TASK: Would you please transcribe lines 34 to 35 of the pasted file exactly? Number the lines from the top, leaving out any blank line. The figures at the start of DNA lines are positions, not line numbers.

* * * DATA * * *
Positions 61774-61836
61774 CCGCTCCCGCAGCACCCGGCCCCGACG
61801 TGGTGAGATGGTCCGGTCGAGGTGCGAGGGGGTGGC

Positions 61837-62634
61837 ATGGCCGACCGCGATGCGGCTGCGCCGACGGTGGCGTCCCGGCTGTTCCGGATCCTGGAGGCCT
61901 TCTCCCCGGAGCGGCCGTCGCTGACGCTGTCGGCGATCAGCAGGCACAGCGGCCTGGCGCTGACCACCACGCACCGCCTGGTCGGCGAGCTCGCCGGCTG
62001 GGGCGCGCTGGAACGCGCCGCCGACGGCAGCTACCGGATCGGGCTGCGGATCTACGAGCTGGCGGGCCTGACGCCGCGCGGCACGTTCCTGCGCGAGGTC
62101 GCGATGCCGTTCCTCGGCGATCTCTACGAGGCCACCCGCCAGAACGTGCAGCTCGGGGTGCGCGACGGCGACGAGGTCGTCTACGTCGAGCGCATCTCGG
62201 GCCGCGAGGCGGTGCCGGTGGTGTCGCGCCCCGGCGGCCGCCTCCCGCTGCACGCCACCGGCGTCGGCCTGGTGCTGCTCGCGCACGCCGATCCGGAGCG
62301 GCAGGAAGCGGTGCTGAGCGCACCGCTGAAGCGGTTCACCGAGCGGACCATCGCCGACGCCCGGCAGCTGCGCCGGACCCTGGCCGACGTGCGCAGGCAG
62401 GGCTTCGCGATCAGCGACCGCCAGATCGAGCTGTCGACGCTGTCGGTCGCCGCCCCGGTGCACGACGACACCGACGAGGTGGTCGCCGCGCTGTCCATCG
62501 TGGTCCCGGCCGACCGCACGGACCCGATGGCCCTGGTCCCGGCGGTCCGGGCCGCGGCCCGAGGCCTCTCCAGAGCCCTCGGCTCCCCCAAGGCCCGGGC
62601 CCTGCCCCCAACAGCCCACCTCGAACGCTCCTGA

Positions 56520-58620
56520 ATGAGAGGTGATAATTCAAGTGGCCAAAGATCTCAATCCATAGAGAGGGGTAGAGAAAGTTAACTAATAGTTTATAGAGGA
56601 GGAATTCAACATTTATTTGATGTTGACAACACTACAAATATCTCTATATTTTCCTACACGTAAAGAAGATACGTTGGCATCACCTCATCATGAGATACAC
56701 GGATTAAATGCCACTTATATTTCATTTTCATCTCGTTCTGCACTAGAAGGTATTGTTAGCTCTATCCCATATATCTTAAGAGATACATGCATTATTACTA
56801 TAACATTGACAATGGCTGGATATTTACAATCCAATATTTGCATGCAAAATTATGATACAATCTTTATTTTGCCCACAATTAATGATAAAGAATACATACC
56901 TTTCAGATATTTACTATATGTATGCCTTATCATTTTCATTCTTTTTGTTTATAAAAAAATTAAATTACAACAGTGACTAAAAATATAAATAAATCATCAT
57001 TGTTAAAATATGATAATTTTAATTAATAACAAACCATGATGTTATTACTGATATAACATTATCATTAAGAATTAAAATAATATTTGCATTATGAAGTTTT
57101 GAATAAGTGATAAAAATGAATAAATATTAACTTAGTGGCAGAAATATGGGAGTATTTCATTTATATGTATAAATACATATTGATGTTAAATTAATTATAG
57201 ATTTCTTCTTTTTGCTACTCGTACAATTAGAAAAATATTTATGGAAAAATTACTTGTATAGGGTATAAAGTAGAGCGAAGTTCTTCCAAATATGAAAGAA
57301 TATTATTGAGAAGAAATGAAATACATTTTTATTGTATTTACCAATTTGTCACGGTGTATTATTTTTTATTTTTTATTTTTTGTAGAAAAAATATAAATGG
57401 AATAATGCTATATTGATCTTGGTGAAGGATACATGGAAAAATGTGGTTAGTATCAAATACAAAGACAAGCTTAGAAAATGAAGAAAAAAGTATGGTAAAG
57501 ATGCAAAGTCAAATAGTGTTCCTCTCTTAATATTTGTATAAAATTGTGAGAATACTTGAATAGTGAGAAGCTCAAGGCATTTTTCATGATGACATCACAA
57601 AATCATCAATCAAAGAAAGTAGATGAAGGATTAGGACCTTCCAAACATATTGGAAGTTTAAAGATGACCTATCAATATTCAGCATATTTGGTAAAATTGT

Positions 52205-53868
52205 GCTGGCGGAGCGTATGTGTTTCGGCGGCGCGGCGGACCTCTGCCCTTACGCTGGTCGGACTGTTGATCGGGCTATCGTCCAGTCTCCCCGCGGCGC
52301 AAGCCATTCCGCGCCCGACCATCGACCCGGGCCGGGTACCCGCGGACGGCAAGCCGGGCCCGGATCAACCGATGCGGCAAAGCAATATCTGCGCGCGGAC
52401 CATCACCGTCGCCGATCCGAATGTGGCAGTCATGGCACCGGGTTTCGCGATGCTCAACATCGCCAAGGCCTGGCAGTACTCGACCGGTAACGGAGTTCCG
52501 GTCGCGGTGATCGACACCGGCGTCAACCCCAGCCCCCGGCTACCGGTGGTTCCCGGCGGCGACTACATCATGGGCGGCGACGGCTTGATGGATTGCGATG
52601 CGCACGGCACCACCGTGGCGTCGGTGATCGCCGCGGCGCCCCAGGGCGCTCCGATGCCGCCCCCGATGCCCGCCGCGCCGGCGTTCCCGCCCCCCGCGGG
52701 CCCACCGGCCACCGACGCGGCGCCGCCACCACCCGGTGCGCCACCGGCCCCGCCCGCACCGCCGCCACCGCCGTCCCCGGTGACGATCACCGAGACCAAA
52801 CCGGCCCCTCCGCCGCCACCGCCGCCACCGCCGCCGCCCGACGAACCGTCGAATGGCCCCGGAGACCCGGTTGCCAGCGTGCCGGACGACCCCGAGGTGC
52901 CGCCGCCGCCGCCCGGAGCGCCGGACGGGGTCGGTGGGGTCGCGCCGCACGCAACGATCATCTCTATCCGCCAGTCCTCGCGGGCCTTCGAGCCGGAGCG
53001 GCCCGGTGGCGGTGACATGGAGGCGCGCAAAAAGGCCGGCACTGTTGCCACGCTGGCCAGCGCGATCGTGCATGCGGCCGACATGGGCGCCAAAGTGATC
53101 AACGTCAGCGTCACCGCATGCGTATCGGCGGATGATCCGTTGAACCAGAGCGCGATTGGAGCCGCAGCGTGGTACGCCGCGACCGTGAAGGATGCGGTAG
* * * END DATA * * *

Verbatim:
52801 CCGGCCCCTCCGCCGCCACCGCCGCCACCGCCGCCGCCCGACGAACCGTCGAATGGCCCCGGAGACCCGGTTGCCAGCGTGCCGGACGACCCCGAGGTGC
52901 CGCCGCCGCCGCCCGGAGCGCCGGACGGGGTCGGTGGGGTCGCGCCGCACGCAACGATCATCTCTATCCGCCAGTCCTCGCGGGCCTTCGAGCCGGAGCG